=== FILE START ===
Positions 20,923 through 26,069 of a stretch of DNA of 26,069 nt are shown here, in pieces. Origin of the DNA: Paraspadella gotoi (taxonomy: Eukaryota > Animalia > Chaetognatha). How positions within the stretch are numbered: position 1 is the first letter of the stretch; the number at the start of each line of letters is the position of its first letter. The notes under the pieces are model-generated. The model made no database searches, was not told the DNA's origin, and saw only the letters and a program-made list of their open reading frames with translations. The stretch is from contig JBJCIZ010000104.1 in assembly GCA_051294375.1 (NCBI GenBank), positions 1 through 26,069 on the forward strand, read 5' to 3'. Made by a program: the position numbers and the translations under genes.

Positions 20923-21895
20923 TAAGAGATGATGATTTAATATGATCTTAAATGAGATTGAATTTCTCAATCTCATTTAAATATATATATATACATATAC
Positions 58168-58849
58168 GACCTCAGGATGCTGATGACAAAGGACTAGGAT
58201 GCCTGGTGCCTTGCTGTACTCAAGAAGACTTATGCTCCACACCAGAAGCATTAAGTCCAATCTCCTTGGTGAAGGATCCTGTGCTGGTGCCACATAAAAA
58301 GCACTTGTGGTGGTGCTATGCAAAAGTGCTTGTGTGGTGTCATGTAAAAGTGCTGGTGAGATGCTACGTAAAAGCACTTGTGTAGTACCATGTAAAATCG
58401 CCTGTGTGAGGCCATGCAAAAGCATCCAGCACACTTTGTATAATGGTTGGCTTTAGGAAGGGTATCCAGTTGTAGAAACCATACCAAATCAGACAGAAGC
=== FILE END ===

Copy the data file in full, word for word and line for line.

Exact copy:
Positions 20,923 through 26,069 of a stretch of DNA of 26,069 nt are shown here, in pieces. Origin of the DNA: Paraspadella gotoi (taxonomy: Eukaryota > Animalia > Chaetognatha). How positions within the stretch are numbered: position 1 is the first letter of the stretch; the number at the start of each line of letters is the position of its first letter. The notes under the pieces are model-generated. The model made no database searches, was not told the DNA's origin, and saw only the letters and a program-made list of their open reading frames with translations. The stretch is from contig JBJCIZ010000104.1 in assembly GCA_051294375.1 (NCBI GenBank), positions 1 through 26,069 on the forward strand, read 5' to 3'. Made by a program: the position numbers and the translations under genes.

Positions 20923-21895
20923 TAAGAGATGATGATTTAATATGATCTTAAATGAGATTGAATTTCTCAATCTCATTTAAATATATATATATACATATAC
Positions 58168-58849
58168 GACCTCAGGATGCTGATGACAAAGGACTAGGAT
58201 GCCTGGTGCCTTGCTGTACTCAAGAAGACTTATGCTCCACACCAGAAGCATTAAGTCCAATCTCCTTGGTGAAGGATCCTGTGCTGGTGCCACATAAAAA
58301 GCACTTGTGGTGGTGCTATGCAAAAGTGCTTGTGTGGTGTCATGTAAAAGTGCTGGTGAGATGCTACGTAAAAGCACTTGTGTAGTACCATGTAAAATCG
58401 CCTGTGTGAGGCCATGCAAAAGCATCCAGCACACTTTGTATAATGGTTGGCTTTAGGAAGGGTATCCAGTTGTAGAAACCATACCAAATCAGACAGAAGC